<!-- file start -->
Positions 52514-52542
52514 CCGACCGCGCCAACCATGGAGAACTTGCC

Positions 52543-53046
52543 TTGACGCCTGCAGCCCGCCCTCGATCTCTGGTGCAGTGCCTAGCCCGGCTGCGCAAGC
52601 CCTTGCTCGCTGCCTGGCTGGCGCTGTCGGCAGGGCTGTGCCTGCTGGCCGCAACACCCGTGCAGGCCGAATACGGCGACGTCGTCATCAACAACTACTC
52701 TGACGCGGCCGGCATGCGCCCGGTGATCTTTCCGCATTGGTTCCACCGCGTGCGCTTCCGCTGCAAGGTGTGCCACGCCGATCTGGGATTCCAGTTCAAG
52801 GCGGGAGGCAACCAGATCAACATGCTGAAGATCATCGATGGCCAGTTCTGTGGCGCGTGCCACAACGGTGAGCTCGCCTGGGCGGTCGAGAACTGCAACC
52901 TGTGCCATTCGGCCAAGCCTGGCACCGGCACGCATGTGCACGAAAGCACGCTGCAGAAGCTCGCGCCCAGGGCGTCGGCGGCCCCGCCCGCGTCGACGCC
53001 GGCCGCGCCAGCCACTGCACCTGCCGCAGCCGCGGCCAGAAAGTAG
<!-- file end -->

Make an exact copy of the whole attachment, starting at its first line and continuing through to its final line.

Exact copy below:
Positions 52514-52542
52514 CCGACCGCGCCAACCATGGAGAACTTGCC

Positions 52543-53046
52543 TTGACGCCTGCAGCCCGCCCTCGATCTCTGGTGCAGTGCCTAGCCCGGCTGCGCAAGC
52601 CCTTGCTCGCTGCCTGGCTGGCGCTGTCGGCAGGGCTGTGCCTGCTGGCCGCAACACCCGTGCAGGCCGAATACGGCGACGTCGTCATCAACAACTACTC
52701 TGACGCGGCCGGCATGCGCCCGGTGATCTTTCCGCATTGGTTCCACCGCGTGCGCTTCCGCTGCAAGGTGTGCCACGCCGATCTGGGATTCCAGTTCAAG
52801 GCGGGAGGCAACCAGATCAACATGCTGAAGATCATCGATGGCCAGTTCTGTGGCGCGTGCCACAACGGTGAGCTCGCCTGGGCGGTCGAGAACTGCAACC
52901 TGTGCCATTCGGCCAAGCCTGGCACCGGCACGCATGTGCACGAAAGCACGCTGCAGAAGCTCGCGCCCAGGGCGTCGGCGGCCCCGCCCGCGTCGACGCC
53001 GGCCGCGCCAGCCACTGCACCTGCCGCAGCCGCGGCCAGAAAGTAG